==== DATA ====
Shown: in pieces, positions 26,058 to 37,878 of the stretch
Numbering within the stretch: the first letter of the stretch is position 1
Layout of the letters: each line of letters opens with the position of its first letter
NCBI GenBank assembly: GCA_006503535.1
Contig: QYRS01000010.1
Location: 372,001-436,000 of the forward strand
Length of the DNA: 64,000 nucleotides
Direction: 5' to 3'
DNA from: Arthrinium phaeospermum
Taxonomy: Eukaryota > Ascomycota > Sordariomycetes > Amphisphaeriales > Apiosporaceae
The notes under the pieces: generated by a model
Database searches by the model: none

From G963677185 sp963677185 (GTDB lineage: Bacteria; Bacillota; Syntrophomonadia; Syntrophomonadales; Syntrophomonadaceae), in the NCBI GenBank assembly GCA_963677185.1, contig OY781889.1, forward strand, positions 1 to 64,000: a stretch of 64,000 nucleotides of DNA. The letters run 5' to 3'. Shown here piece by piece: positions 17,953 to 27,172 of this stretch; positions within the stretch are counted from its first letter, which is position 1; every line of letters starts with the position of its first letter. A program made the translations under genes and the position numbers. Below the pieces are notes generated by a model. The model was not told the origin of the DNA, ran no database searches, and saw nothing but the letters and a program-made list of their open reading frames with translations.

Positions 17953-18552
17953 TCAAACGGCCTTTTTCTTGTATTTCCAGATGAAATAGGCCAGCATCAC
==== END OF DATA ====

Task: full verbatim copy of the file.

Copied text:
Shown: in pieces, positions 26,058 to 37,878 of the stretch
Numbering within the stretch: the first letter of the stretch is position 1
Layout of the letters: each line of letters opens with the position of its first letter
NCBI GenBank assembly: GCA_006503535.1
Contig: QYRS01000010.1
Location: 372,001-436,000 of the forward strand
Length of the DNA: 64,000 nucleotides
Direction: 5' to 3'
DNA from: Arthrinium phaeospermum
Taxonomy: Eukaryota > Ascomycota > Sordariomycetes > Amphisphaeriales > Apiosporaceae
The notes under the pieces: generated by a model
Database searches by the model: none

From G963677185 sp963677185 (GTDB lineage: Bacteria; Bacillota; Syntrophomonadia; Syntrophomonadales; Syntrophomonadaceae), in the NCBI GenBank assembly GCA_963677185.1, contig OY781889.1, forward strand, positions 1 to 64,000: a stretch of 64,000 nucleotides of DNA. The letters run 5' to 3'. Shown here piece by piece: positions 17,953 to 27,172 of this stretch; positions within the stretch are counted from its first letter, which is position 1; every line of letters starts with the position of its first letter. A program made the translations under genes and the position numbers. Below the pieces are notes generated by a model. The model was not told the origin of the DNA, ran no database searches, and saw nothing but the letters and a program-made list of their open reading frames with translations.

Positions 17953-18552
17953 TCAAACGGCCTTTTTCTTGTATTTCCAGATGAAATAGGCCAGCATCAC